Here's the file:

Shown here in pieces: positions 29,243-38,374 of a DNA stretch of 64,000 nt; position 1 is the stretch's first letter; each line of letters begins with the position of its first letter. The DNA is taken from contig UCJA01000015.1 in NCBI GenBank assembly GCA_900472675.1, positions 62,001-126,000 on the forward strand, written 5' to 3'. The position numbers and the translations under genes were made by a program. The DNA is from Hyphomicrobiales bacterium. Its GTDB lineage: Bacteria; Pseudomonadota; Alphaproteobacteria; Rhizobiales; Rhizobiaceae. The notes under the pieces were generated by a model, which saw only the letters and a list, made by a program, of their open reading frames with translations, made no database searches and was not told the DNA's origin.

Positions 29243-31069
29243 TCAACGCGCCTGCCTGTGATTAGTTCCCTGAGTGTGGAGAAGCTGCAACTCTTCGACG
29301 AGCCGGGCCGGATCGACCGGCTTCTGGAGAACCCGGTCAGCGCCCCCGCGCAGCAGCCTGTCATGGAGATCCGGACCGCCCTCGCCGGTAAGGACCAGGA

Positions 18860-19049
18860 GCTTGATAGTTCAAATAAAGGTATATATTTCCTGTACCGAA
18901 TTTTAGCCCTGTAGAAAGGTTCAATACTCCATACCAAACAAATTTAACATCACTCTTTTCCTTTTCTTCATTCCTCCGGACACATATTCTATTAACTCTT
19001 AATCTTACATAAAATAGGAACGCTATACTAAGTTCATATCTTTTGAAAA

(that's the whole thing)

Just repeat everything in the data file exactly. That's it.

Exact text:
Shown here in pieces: positions 29,243-38,374 of a DNA stretch of 64,000 nt; position 1 is the stretch's first letter; each line of letters begins with the position of its first letter. The DNA is taken from contig UCJA01000015.1 in NCBI GenBank assembly GCA_900472675.1, positions 62,001-126,000 on the forward strand, written 5' to 3'. The position numbers and the translations under genes were made by a program. The DNA is from Hyphomicrobiales bacterium. Its GTDB lineage: Bacteria; Pseudomonadota; Alphaproteobacteria; Rhizobiales; Rhizobiaceae. The notes under the pieces were generated by a model, which saw only the letters and a list, made by a program, of their open reading frames with translations, made no database searches and was not told the DNA's origin.

Positions 29243-31069
29243 TCAACGCGCCTGCCTGTGATTAGTTCCCTGAGTGTGGAGAAGCTGCAACTCTTCGACG
29301 AGCCGGGCCGGATCGACCGGCTTCTGGAGAACCCGGTCAGCGCCCCCGCGCAGCAGCCTGTCATGGAGATCCGGACCGCCCTCGCCGGTAAGGACCAGGA

Positions 18860-19049
18860 GCTTGATAGTTCAAATAAAGGTATATATTTCCTGTACCGAA
18901 TTTTAGCCCTGTAGAAAGGTTCAATACTCCATACCAAACAAATTTAACATCACTCTTTTCCTTTTCTTCATTCCTCCGGACACATATTCTATTAACTCTT
19001 AATCTTACATAAAATAGGAACGCTATACTAAGTTCATATCTTTTGAAAA